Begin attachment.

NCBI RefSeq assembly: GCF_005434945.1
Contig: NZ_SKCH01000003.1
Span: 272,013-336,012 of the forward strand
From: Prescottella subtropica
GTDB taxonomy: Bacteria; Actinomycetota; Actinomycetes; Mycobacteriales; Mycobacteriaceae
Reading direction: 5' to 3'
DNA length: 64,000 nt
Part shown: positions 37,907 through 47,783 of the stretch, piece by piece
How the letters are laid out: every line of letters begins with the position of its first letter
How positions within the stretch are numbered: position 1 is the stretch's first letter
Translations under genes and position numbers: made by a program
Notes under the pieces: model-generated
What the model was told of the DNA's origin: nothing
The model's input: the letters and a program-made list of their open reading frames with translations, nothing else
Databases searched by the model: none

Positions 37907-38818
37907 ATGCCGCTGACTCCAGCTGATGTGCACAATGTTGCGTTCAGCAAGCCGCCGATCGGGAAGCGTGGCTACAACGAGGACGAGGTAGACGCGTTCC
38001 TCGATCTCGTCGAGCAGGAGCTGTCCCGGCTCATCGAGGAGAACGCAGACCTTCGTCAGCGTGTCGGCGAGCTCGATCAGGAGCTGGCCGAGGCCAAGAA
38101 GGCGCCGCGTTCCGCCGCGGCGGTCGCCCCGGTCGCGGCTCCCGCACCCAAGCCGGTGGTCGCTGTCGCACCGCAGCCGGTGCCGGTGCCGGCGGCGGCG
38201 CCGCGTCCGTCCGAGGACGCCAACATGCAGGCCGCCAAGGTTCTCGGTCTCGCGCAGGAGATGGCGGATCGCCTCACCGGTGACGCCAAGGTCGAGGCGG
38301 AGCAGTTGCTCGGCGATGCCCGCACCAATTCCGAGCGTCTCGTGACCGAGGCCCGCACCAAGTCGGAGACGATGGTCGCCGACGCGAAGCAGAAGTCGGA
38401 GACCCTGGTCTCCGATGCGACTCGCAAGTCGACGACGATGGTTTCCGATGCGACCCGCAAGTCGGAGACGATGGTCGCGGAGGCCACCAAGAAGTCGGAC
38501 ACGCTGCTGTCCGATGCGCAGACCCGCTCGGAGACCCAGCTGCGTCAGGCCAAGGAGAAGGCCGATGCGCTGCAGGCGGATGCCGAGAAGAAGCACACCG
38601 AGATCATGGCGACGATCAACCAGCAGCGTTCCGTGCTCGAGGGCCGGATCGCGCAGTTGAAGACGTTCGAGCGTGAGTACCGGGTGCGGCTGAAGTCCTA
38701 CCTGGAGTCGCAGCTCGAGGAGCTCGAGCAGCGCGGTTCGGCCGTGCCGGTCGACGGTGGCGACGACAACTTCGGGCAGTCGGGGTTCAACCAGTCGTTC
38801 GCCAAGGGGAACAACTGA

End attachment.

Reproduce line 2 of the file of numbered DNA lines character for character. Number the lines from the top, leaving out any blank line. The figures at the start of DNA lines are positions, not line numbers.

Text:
Contig: NZ_SKCH01000003.1